Met Police Formally Say Sorry after Undercover Officer let out Mink from Crow Farm in Ringwood

met police formally say sorry after undercover officer let out mink from crow farm in ringwood

The Metropolitan Police Service (MPS) has formally apologised to Hampshire Constabulary for an incident regarding the actions of the former undercover unit – the Special Demonstration Squad (SDS).

During the investigation into the SDS carried out by Operation Herne the MPS found information about the deployment of an undercover officer known as ‘Christine Green’. Christine Green infiltrated the Animal Liberation Front (ALF) and London Animal Action between 1994 and 1999.

It appears from the available evidence that Christine Green was authorised by her then line management, potentially up to the rank of Detective Chief Superintendent, to participate in a criminal act that took place on the night of 8 August 1998. This was when ALF activists released a large number of mink from a fur farm – Crow Hill Farm – in Ringwood, Hampshire.

A decision was made by the SDS not to share Christine Green’s involvement or the knowledge the MPS had about the role of the ALF with Hampshire Constabulary, who carried out a criminal investigation at the time. In 2014, the MPS disclosed the former officer’s role to Hampshire Constabulary. Neither the MPS nor Hampshire Constabulary could share this more widely at that time in view of the risk of identification of the former officer.

At this stage there is no evidence that the officer was involved in the second release of mink two weeks later. She resigned from the MPS in August 2000.

The MPS has informed the Public Inquiry into Undercover Policing of this matter. Following the Chairman Sir John Mitting’s ruling regarding the release of the former officer’s cover name, the MPS agreed that it was in the public interest that the role of the MPS in this incident be made public.

Assistant Commissioner Helen Ball, in charge of Professionalism in the MPS, said: “The MPS has apologised to Hampshire Constabulary for the impact these decisions had on their ability to bring those responsible to justice.

“The precise circumstances of the decision to authorise an undercover officer to participate in this criminal act will be fully explored as part of the Public Inquiry process. I would like to be clear that the decision making surrounding this incident would simply not happen in today’s Metropolitan Police Service.

“It appears that the SDS allowed this incident to go ahead, as they saw it, in the interests of preventing more serious crime in the longer term. The scale of the release was unforeseen by the SDS at the time, but once the impact became clear they still did not inform Hampshire Constabulary of the officer’s involvement.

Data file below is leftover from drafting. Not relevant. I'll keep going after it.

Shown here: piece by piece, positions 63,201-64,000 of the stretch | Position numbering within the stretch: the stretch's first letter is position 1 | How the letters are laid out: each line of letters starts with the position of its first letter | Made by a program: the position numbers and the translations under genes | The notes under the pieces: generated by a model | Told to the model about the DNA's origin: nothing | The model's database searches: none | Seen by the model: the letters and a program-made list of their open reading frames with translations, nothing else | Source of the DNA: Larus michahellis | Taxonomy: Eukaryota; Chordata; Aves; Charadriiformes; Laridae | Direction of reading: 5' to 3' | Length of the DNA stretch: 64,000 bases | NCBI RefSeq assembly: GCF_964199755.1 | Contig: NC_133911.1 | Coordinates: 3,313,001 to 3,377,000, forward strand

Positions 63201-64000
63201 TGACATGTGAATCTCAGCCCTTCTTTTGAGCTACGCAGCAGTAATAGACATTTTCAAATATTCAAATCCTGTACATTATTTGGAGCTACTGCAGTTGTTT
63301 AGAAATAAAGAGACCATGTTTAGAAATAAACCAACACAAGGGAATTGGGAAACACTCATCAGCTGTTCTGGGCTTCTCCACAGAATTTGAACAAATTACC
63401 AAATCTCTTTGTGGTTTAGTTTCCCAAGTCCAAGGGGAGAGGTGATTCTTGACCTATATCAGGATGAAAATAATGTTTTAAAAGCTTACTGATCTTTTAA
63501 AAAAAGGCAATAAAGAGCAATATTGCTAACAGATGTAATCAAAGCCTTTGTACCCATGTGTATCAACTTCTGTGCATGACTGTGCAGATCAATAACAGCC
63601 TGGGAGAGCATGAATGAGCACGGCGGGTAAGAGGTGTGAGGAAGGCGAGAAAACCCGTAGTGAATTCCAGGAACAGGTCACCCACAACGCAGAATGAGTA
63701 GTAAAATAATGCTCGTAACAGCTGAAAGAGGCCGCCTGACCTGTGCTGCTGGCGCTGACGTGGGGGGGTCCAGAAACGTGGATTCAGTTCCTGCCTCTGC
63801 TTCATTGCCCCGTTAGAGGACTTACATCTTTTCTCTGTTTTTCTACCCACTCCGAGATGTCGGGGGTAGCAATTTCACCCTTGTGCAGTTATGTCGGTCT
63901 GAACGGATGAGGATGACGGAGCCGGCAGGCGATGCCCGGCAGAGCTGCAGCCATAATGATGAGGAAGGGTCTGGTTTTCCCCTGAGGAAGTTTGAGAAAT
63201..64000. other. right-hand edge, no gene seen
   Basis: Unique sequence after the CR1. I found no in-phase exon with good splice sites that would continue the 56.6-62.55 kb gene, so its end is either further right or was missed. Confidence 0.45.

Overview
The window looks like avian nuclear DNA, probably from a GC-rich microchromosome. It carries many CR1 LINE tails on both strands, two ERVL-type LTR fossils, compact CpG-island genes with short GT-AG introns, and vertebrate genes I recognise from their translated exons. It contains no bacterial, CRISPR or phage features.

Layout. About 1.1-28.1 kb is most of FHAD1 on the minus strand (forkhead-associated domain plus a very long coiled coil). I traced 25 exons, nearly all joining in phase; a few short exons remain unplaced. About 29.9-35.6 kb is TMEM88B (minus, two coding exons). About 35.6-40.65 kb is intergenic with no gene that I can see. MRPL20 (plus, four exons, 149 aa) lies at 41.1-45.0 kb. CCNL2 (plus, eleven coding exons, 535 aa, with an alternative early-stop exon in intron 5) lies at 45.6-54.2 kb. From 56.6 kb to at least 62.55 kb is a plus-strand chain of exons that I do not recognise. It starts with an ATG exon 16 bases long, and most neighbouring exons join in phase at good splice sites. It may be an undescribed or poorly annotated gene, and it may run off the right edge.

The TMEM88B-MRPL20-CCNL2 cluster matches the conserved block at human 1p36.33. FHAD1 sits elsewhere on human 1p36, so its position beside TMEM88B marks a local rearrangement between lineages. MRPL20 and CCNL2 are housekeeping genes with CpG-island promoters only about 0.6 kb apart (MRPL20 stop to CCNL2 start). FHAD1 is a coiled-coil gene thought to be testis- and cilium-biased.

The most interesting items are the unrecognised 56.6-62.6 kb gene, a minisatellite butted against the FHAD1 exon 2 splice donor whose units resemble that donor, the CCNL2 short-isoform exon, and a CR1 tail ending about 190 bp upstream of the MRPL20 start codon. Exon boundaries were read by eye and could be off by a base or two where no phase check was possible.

“It is not possible to say what direct impact the role of Christine Green’s involvement had or if different policing decisions could have averted the damage.

“I do understand that this decision making from 20 years ago will cause significant concern to the public, especially those people directly affected by the events in 1998. The MPS will be honest about our past and accept criticism where it is due.

“Today, undercover policing is extensively supervised, including by the Investigatory Powers Commissioner and Her Majesty’s Inspectorate of Constabulary and Fire and Rescue Services. We work within this framework to use undercover policing tactics appropriately for the benefit of the public. We have a continuing responsibility to reassure the public about the ethics and integrity of modern policing.”

A referral was made to the then Independent Police Complaints Commission in April 2014 with regards to the role and conduct of Christine Green. The IPCC decided a local investigation should be carried out – this was conducted by Operation Herne under the supervision of then Derbyshire Chief Constable Mick Creedon. An investigation was carried out within the frameworks available at that time and a file was submitted to the CPS in December 2015. In February 2016 the CPS advised there was insufficient evidence to provide a realistic prospect of conviction.

The work of Operation Herne remains ongoing.

The Public Inquiry published the former officer’s cover name on Tuesday, 20 February. A restriction order has been granted over her real name.